MySQL 5.0 introduced a few new privileges to manage stored programs. These privileges are:
Allows a user to create new stored programs.
Allows a user to alter the security mode, SQL mode, or comment for an existing stored program.
Allows a user to execute a stored procedure or function.
With these distinct privileges available, we can very granularly decide what we want to allow individual developers to be able to do (as in “Sam can run program X, but not make any changes to it.”).
To give a user permission to create a stored procedure,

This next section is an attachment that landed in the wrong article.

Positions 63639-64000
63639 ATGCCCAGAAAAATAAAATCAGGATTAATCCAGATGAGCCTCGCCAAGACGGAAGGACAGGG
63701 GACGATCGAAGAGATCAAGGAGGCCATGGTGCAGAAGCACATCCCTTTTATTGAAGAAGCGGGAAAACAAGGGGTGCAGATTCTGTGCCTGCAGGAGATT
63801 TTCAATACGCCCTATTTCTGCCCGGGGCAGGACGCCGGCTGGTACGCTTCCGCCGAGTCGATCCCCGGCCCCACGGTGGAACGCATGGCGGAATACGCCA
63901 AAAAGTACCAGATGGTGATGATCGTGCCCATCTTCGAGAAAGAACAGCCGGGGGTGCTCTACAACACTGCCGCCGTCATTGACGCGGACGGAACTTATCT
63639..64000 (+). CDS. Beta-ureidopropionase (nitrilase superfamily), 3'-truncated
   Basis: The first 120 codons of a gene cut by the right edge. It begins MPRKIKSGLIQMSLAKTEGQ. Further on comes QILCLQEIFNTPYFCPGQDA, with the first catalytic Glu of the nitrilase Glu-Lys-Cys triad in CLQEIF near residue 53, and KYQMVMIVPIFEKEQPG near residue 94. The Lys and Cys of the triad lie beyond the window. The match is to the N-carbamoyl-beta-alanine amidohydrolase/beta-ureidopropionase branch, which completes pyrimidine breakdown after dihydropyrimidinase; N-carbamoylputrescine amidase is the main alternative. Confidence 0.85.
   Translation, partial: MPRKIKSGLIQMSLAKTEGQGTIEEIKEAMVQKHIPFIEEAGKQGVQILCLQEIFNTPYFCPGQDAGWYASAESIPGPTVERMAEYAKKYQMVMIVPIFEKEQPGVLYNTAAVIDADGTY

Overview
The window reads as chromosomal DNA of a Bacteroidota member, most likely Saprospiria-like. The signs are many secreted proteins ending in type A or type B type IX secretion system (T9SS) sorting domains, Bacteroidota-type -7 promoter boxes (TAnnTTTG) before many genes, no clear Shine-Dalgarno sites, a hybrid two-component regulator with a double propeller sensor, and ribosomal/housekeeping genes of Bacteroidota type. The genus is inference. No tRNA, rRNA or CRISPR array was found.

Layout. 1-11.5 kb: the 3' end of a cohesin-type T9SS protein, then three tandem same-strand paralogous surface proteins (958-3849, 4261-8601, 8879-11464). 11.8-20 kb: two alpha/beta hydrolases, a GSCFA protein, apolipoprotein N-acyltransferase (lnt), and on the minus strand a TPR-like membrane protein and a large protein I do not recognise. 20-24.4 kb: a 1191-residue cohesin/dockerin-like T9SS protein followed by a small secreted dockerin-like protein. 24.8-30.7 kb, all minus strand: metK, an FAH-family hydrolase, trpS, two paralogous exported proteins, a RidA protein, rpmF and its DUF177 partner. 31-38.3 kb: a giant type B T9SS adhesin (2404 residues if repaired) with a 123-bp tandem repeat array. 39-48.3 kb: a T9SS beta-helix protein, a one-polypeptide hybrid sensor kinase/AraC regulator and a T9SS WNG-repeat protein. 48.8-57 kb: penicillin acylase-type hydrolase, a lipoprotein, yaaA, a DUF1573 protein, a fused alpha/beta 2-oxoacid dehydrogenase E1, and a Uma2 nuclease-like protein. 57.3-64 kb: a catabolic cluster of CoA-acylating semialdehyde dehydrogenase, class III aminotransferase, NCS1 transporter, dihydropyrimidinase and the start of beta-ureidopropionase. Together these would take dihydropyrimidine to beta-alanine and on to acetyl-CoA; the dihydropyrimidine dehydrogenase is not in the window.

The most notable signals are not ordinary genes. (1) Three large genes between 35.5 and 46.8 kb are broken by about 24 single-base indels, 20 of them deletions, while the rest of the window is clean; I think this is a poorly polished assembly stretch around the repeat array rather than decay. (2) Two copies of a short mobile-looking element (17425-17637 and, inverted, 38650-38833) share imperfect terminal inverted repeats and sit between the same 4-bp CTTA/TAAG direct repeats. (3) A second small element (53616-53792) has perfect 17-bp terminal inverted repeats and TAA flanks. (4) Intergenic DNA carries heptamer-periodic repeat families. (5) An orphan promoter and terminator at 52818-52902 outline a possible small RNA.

function, or trigger, grant the
ROUTINE privilege to that user using the
GRANT statement. We can do this for a
specific database or for all databases on the server. For example,
gives the user
permission to create stored programs within the database
GRANT CREATE ROUTINE ON mydatabase.* TO sp_creator;
The ALTER ROUTINE privilege gives a user permission to change the security mode,
SQL mode, or comment for a stored procedure or function. However,
this privilege does not allow us to change the actual program code
of a procedure. To change the program code, we must
DROP and then
CREATE a new program. In the following
example, we change the security mode,
sql_mode setting, and comment for a
ALTER PROCEDURE simple_stored_proc ...